Battle joined: 18th (near bank) and 16th (far bank) Brigades
closing in on the Turkowaz lines.

I shall interrupt the narrative at this point to discuss the rule set I was using.  This was Bob Cordery's '19th Century' set from The Portable Wargame, but with a few small tweaks to accommodate this scenario.

1.  I added a layer of command between GoC and troops, namely the brigade commanders on the Ruberian (RED) side, and the Division commanders on the Turkowaz (BLUE). They seem to want to be there somehow.  These command elements gave the same plus to combat as the army commanders do, but could stand as substantive fighting elements in themselves. However, it being held that the HQ escorts could be only company sized, I gave them just the ONE Strength Point; but made them elite. The idea was to discourage their employment as extra independent fighting elements except in extremis, as one might expect. 

2.  I allowed two elements per grid area for the purposes of movement - effectively columns of manoeuvre. 
  •  In combat, the extra element added no bonus whatever. Under bombardment, however, only the element nearer the enemy took any hit.  If forced to retreat, that element passed 'through' that behind in the same grid area. The reason for my adopting this is that, having placed the Turkowaz mountain artillery in the front line, I discovered just how lethal direct fire could be, especially with their local Divisional commander standing over them.  
  • Provided the two elements remained together in the same grid area, they required just one activation 'point' to move. However, in crossing the canal, only one element could cross from the same grid area in one turn.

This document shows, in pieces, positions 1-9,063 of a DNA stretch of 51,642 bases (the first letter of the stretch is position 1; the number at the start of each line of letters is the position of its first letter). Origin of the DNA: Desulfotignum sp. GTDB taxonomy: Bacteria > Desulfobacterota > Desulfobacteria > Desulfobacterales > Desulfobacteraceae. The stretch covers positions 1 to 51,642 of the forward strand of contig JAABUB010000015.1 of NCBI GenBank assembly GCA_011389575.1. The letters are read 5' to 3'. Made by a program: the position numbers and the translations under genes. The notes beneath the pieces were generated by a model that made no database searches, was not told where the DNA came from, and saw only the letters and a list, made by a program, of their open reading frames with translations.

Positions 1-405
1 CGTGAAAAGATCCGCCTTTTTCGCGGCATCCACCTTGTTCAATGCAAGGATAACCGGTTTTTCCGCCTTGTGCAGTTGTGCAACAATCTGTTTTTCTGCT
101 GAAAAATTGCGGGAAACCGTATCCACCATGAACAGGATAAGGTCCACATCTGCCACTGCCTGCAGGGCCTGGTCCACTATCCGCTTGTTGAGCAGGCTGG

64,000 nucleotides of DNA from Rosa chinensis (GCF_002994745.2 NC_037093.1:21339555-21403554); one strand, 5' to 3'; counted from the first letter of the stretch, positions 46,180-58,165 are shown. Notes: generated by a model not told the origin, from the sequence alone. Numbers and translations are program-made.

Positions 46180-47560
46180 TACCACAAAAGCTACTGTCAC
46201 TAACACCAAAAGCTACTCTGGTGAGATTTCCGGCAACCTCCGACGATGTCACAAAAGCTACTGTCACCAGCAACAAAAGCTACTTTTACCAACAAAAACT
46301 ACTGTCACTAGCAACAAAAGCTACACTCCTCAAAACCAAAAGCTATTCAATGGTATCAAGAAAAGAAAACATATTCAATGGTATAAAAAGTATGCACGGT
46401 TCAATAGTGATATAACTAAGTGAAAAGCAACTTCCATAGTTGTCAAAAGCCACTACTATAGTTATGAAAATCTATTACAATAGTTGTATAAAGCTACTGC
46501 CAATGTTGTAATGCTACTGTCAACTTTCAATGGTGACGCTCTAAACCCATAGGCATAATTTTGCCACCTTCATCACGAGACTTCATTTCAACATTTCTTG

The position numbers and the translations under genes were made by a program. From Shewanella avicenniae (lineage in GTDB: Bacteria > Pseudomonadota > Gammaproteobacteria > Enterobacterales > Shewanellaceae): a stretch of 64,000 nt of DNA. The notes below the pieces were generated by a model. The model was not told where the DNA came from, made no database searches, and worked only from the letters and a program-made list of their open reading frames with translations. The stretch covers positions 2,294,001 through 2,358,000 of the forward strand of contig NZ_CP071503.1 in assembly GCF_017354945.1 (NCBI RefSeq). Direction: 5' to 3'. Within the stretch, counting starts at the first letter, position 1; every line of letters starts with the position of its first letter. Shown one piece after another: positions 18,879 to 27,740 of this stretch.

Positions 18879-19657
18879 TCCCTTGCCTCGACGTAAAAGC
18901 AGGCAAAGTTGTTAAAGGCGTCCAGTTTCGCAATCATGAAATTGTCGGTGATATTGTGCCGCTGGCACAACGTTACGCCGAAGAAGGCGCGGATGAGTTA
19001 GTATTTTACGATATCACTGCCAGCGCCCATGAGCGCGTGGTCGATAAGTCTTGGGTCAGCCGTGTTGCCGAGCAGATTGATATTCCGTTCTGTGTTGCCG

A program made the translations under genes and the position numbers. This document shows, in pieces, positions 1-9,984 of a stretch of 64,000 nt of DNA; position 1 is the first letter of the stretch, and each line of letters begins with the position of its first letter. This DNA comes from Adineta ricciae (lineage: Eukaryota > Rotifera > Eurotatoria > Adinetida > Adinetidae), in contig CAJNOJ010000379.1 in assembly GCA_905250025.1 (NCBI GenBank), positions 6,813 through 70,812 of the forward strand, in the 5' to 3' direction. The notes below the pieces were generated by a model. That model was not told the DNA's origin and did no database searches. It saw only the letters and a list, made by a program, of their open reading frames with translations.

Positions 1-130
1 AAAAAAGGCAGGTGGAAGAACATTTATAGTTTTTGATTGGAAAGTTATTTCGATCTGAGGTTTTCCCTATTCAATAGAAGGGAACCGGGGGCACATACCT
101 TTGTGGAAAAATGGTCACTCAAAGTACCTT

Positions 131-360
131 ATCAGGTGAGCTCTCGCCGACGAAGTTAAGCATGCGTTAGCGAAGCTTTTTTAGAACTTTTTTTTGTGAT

• I found these ideas helped the action to rattle along in the early stages, but as the battle developed, these columns split into their constituent elements, with consequent decision making required at activation.
    Duel between 18th Brigade and 35th Division.


3. Terrain effects:
  • The rivers were impassible,  except (a) at the bridge near the confluence of the Pardis and its tributary, (b) at the railway bridge, and (c) at any town or Dahra Tower hex-side, it being assumed that there are sufficient river crossings in those places of one sort or another.
  • The marshes are impassible, their reeds and foliage masking line of sight.
  • The reeds and foliage lining the rivers have no significance other than to give the rivers a slightly more 'riverine' appearance.
  • The canal was crossable by horse and foot, including the Gatling guns.  It could not be crossed by field or mountain artillery, except at Abu Rummar and Dahra Tower.
  • The Dahra Canal Redoubt and the nearby fieldwork offer all round defence for their grid areas.
Thirty-seventh Division already being transferred to the
western flank.  The cavalry Brigade is already across
the river.
4.  Combats - Close combat.